Where Have I Heard This Before?

Alan Zendell, March 20, 2017

Echoes of déjà vu and familiarity have been bouncing around in my head for almost two years now. Today, I happened across a brochure from the American Academy of Child and Adolescent Psychiatry, titled ODD, or Oppositional Defiant Disorder.


The brochure states that the most common behaviors associated with ODD are defiance, spitefulness, negativity, hostility, and verbal aggression. I knew I’d seen those things before, along with lack of respect for others, insensitivity to people’s feelings, and a less than casual relationship with the truth. It’s not that my memory was failing; it’s been thirty years since I had adolescents living under my roof.

From the moment Donald Trump announced his candidacy for president, twenty-one months ago, the image that most often popped into my mind after watching one of his rants was that of a petulant five-year-old throwing a tantrum, superimposed on memories of older children who always found someone else to blame for whatever went wrong in their lives.

Do you remember how your teenagers reacted to being caught doing something they knew they shouldn’t? There may have been a dozen eye-witnesses, all reporting exactly the same story and irrefutable physical evidence all pointing in the same direction. Were you shocked to hear, “I didn’t do it” and “They’re all lying”? And honestly, in the face of all that evidence to the contrary when you looked into those earnest, unrepentant eyes pleading for understanding, weren’t you, too looking for every excuse to believe them?

And even when you had no choice but to accept the obvious conclusion, didn’t you fervently believe clichés like “bad actions aren’t the same as bad kids” and “they’ve learned their lessons” and most seductive of all, “have patience, wait and see, they’ll grow out of this phase”. Fortunately, that was most often true when we were dealing with fifteen- and sixteen-year-olds. But as more and more people are coming to realize, seventy-year-old men don’t change. They are who they are.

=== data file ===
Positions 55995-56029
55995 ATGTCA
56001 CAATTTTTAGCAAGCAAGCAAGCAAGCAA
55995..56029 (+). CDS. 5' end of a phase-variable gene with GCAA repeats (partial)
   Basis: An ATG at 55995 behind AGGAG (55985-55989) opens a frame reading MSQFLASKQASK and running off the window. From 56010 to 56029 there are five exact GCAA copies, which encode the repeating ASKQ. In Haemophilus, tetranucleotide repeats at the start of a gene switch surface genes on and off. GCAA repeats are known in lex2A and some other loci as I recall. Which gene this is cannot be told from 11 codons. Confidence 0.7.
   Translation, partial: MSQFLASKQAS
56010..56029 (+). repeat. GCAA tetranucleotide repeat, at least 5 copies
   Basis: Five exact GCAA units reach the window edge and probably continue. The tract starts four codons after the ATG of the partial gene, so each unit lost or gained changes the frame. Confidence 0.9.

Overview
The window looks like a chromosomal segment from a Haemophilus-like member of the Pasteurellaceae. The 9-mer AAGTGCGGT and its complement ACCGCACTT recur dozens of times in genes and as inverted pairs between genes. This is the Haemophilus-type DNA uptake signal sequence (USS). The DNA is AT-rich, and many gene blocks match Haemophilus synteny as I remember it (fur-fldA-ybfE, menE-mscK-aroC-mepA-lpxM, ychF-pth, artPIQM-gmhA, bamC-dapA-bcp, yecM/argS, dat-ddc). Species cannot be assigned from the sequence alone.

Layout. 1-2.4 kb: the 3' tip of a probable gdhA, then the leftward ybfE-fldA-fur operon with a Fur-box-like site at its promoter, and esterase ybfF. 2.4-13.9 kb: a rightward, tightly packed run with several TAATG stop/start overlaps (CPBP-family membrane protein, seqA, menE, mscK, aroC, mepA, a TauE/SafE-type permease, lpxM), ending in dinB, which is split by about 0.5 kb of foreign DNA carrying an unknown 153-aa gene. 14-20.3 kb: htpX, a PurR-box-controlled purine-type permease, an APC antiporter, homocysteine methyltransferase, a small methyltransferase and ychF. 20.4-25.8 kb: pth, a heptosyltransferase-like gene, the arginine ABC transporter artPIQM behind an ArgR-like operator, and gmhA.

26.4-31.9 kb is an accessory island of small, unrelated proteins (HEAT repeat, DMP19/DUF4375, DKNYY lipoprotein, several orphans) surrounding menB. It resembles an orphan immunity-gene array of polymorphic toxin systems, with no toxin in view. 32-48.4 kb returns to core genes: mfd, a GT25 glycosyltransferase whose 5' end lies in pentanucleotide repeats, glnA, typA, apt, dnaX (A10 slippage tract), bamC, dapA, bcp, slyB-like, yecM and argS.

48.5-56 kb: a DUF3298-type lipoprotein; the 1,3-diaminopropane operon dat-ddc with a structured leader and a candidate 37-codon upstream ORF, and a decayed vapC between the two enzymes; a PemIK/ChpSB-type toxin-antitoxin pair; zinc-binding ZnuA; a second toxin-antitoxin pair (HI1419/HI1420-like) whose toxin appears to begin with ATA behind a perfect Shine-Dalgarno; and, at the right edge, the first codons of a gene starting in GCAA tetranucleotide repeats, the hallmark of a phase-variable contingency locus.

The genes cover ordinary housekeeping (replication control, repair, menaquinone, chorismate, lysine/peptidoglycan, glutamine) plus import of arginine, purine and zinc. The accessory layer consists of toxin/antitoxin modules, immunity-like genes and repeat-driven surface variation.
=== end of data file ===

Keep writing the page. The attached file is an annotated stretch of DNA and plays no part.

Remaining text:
Imagine a sixteen-year-old boy hauled before a Board of Education review board, sitting in plain sight of everyone texting offensive comments to his friends. Now imagine a sitting president watching his FBI and NSA Directors testify before Congress. He hears them refute every charge he has made against his political enemies, and during their testimony he tweets more delusional nonsense which the news media run on crawl lines at the bottom of the screen showing the hearings. Which image looks worse?

It’s interesting that Trump’s latest tweet storm, while the testimony was in progress, occurred after Gallup announced that his approval rating after almost sixty days in office was only 37%, with 58% disapproving. The fact that only 5% of the people polled couldn’t make up their minds is as damning as the approval numbers. To put that in perspective, no President in the history of approval ratings has ever seen his numbers drop below 50% after sixty days until now. And that was before the hearings. I’ll go out on a limb and wonder what his rating will be tomorrow and the next day.

I started this blog with the intention of being objective. I continually hear people say, “Give him a year and see what he can do.” But they were the same people who said political campaigns are vicious and horrible, and once he’s in office you’ll see a change in his behavior. The reason he hasn’t been given the benefit of a honeymoon period is that his behavior has been so awful. Outside of his core base, the rest of America is becoming more horrified every day. Just like in the campaign, policy and the real issues America faces have been drowning in Trump’s cult of personality. We can’t wait for him to grow up.

We really can’t afford to wait even a year. By the way, Happy Spring.

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